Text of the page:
The value of fines issued by City watchdog the Financial Conduct Authority (FCA) this year has soared to £391.8m.
Research from law firm RPC found the level of fines so far this year was up more than 550 per cent on the £60m levied last year.
The increase in fines by the FCA has been driven by a crackdown on the mis-selling of financial products, which accounted for £163m, and the mis-reporting of financial data, which accounted for £62.6m.
The increase in fines from the FCA has been driven by a crackdown on mis-selling of financial products, which accounted for £163m of the total fines issued by the FCA, and mis-reporting of financial data, which accounted for £62.6m.
The FCA reinforced its commitment to protecting consumers from financial mis-selling in its 2019-20 business plan.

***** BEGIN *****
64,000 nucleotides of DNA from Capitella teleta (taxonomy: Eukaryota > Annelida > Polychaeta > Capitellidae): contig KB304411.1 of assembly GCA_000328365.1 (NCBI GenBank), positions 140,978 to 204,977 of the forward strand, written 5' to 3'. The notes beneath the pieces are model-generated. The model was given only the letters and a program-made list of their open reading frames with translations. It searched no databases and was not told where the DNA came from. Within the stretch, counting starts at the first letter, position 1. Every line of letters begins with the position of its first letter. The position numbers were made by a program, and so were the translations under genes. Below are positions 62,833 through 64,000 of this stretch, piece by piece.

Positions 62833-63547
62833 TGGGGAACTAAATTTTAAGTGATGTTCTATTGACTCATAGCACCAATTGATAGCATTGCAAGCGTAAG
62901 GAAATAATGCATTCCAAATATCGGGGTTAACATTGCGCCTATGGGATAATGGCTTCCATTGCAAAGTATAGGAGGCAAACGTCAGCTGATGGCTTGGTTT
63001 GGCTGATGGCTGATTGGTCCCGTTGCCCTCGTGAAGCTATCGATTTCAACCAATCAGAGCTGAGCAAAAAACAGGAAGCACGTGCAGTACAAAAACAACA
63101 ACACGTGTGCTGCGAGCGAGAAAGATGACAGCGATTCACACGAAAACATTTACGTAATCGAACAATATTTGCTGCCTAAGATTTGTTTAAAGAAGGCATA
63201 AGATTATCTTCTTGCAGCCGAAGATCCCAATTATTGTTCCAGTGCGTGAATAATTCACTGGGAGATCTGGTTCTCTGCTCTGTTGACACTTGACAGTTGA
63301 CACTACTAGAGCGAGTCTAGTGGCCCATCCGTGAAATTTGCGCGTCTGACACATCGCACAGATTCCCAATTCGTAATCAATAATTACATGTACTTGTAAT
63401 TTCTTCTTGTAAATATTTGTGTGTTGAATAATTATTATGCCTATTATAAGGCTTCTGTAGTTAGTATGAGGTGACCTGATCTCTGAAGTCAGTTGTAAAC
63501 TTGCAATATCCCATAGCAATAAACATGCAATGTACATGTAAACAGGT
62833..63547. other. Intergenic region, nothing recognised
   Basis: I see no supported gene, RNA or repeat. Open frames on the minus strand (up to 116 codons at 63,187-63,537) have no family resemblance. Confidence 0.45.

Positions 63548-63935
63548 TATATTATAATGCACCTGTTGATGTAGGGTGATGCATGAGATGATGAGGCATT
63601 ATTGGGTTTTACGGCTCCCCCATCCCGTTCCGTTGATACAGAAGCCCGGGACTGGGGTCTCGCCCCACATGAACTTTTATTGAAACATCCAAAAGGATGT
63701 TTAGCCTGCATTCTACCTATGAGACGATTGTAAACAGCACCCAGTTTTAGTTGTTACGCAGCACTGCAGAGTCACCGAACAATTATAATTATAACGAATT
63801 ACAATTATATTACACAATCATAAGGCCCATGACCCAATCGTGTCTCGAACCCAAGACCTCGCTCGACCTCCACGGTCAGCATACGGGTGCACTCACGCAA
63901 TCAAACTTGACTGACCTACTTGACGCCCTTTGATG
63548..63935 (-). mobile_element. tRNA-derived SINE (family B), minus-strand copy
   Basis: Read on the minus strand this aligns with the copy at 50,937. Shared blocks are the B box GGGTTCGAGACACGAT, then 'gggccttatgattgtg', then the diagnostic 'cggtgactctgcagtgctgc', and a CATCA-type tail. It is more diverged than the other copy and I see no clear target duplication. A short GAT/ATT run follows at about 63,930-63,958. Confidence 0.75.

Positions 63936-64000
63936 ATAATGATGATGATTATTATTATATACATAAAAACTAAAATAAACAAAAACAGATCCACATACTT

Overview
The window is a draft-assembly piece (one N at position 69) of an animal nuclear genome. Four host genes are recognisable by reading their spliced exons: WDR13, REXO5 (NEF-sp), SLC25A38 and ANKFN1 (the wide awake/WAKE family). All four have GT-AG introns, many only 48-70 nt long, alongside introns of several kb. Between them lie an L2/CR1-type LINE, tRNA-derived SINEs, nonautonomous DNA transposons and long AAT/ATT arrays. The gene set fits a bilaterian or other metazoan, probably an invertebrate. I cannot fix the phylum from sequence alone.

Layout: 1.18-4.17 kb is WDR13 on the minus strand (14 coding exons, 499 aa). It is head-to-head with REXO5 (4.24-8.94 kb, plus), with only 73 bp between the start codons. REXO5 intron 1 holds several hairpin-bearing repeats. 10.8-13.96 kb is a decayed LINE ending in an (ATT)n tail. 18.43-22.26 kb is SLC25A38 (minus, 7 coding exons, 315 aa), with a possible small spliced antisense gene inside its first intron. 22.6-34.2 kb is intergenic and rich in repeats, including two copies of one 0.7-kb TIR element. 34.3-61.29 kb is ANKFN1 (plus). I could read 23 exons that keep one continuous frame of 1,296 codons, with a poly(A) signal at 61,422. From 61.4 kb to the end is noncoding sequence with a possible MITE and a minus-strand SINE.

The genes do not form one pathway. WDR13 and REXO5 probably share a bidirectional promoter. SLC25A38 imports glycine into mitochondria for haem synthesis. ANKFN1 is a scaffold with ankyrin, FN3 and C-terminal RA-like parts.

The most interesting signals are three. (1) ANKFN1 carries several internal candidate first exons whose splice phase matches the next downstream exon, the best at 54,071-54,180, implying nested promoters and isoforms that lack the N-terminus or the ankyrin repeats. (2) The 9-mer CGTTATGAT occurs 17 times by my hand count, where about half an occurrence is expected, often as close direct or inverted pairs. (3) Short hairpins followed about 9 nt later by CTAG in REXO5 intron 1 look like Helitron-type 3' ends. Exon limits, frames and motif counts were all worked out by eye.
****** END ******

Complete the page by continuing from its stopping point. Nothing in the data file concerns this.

The largest fine issued to a financial institution for mis-selling in the last year was £30.8m for Standard Life for mis-selling pension annuities.
The regulator has also cracked down on misreporting transactions as its relies on data from banks to spot discrepancies on deals that could indicate fraud or market abuse.
Goldman Sachs was hit with a £34.3m fine in March for failing to provide complete and timely data on a raft of transactions over a 10-year period.
Jonathan Cary, partner at RPC said: “Banks have been firmly in the FCA’s firing line this year, with huge penalties levied.
“After several years of relatively low levels of fines, the FCA is baring its teeth.”
The FCA declined to comment.